We’re three episodes in to the final season of Mr Selfridge and Harry is already starting to fall apart at the seams as his avoidance to deal with the problems in his life isolate him from his family and his colleagues. Will he continue down this destructive path?
“Pa, you’re out every night. The gossip columns are full of stories,” Violette informs her father.
“I’m fine. I don’t need my children to tell me how to behave.”
From the opening credits, it’s clear that Harry’s reckless behaviour has escalated since his mother Lois’ death, several weeks before. Often his moral compass and guiding light, without her he has returned to his playboy ways, staying out all night and damaging the Selfridge’s reputation. With only half a dozen episodes of the show remaining, and knowing how the real Harry Selfridge led his life in his final years, it gives a strong sense of foreshadowing.
Jeremy Piven is extremely good here, playing the character with a subtle under-the-surface vulnerability, but also a fiery aggravation. It is this complexity that makes the episode so watchable as he continues his downward spiral, but also makes him a more tragic anti-hero to those around him.
“The day of the salesman is dead. Now that John Lewis is dead, there’s only you. How does it feel to be a dinosaur, Harry?”
Harry begins to avoid Violette, knowing how she disapproves of his behaviour. He continues to chastise Gordon (Greg Austin) for his minimal profits in the regional stores and in his haste, sparks up a deal with Jimmy Dillon (Sacha Dhawan) to sell on the provincial stores, much to Gordon’s chagrin. This blatant disrespect towards his obviously loving son is particularly distasteful of Harry.
“You’ve been here since the beginning, haven’t you, Mrs Edwards? Your department took make-up from under the counter and put it on display. Selfridges was the first to do that this side of the Atlantic and for that, you should be applauded.”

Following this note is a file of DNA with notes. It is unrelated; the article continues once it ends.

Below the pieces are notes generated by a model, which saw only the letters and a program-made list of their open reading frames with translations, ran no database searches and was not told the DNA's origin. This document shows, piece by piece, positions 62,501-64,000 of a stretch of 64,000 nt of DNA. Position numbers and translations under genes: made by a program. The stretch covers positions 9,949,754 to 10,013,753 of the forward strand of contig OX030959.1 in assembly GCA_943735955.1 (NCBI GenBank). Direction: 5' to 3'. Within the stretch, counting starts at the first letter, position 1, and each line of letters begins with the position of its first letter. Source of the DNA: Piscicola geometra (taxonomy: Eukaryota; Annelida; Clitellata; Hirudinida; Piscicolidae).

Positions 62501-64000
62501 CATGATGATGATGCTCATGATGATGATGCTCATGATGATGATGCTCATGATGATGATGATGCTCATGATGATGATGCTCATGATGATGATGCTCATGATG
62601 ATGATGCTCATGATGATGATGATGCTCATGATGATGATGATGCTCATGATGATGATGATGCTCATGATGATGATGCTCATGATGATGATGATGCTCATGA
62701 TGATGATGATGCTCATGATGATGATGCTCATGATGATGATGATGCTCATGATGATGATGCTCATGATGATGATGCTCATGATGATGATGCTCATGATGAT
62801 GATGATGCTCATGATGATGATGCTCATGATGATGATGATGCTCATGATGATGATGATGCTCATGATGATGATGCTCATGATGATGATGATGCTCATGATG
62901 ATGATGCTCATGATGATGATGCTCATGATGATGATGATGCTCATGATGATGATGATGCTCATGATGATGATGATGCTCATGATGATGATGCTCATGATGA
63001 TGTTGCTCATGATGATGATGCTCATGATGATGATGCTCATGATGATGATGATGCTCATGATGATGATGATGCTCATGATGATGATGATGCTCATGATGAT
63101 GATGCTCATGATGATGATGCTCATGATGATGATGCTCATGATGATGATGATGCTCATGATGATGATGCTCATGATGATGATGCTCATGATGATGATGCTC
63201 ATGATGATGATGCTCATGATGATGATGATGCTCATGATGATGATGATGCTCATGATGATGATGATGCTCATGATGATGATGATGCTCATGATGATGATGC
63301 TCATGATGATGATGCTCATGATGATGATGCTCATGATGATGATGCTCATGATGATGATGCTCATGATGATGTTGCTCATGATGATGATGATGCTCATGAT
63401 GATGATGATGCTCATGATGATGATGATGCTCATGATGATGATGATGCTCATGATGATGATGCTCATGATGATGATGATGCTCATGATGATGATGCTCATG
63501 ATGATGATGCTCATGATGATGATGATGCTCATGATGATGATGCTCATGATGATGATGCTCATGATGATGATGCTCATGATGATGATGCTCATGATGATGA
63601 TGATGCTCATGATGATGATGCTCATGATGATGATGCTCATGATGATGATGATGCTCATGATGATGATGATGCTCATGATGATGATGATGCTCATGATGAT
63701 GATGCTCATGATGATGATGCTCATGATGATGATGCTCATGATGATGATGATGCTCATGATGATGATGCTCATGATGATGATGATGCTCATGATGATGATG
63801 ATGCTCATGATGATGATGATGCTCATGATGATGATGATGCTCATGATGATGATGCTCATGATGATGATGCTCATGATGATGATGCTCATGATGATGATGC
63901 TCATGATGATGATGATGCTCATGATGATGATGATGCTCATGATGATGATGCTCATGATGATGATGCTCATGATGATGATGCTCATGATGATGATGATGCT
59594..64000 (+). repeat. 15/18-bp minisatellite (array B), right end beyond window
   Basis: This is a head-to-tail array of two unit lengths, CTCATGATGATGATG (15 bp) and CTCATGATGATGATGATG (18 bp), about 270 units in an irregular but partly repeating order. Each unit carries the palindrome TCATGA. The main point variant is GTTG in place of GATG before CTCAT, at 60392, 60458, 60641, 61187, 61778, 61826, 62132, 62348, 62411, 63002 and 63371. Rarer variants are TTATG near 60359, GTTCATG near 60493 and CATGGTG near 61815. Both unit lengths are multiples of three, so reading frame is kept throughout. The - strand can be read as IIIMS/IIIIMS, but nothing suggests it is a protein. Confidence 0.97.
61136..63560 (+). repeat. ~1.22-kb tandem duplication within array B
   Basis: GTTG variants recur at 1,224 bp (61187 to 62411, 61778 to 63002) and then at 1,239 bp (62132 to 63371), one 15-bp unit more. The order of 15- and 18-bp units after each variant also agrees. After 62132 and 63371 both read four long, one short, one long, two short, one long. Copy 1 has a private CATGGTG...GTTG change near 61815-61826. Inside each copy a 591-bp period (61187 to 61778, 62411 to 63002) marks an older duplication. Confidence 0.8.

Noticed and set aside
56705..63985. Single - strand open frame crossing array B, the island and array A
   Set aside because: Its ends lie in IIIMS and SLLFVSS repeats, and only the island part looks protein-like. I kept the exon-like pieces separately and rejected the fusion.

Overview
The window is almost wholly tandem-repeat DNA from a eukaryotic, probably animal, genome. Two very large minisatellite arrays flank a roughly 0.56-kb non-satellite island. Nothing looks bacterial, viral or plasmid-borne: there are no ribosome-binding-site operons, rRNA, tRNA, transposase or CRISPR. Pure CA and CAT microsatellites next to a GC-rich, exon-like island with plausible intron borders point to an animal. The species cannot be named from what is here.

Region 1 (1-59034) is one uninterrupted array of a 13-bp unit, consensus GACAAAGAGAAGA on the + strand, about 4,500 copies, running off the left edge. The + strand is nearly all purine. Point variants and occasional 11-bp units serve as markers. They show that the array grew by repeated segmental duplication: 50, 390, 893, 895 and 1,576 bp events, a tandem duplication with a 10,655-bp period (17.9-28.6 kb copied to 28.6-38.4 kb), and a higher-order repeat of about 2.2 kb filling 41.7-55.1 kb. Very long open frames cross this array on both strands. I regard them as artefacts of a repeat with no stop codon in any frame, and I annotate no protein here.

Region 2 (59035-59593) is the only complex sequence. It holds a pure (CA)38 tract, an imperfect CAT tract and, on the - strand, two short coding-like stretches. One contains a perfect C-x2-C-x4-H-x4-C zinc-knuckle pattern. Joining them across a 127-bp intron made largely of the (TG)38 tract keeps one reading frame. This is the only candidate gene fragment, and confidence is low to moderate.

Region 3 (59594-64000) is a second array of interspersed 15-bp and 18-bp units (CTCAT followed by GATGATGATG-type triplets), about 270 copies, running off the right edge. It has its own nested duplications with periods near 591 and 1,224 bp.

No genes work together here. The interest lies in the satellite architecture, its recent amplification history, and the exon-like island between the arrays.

Kitty’s meeting with Elizabeth Arden is a fun subplot, in amongst some more serious material, making for some lovely comic interplay between her and Frank (Samuel West) and Elizabeth herself. However, what starts off as a fun subplot has emotional relevance to Kitty, who sees Arden as something of an idol, until their similar values are called into question.
More sad is the fate of Mr Grove (Tim Goodman-Hill) who, after a fall at home finds out that he has a spreading tumour on his brain, lungs and liver. With his life given an expiration date, Grove seems determined to live his life with his family while he still can. Perhaps, this story is being told dramatially to show how Harry should be living his life and finding support in his family in the wake of their own tragedy.
“You love it don’t you? The roll of the dice.”
Mr Selfridge is leading us and Harry into his final days, painting Harry as the risk-taking, womanising gambler he was when the show began. The fact that he has regressed to this state shows a fragility in him that does create beautiful drama but makes us worry for his inevitable outcome already.
Aired at 9pm on Friday 22 January 2016 on ITV.
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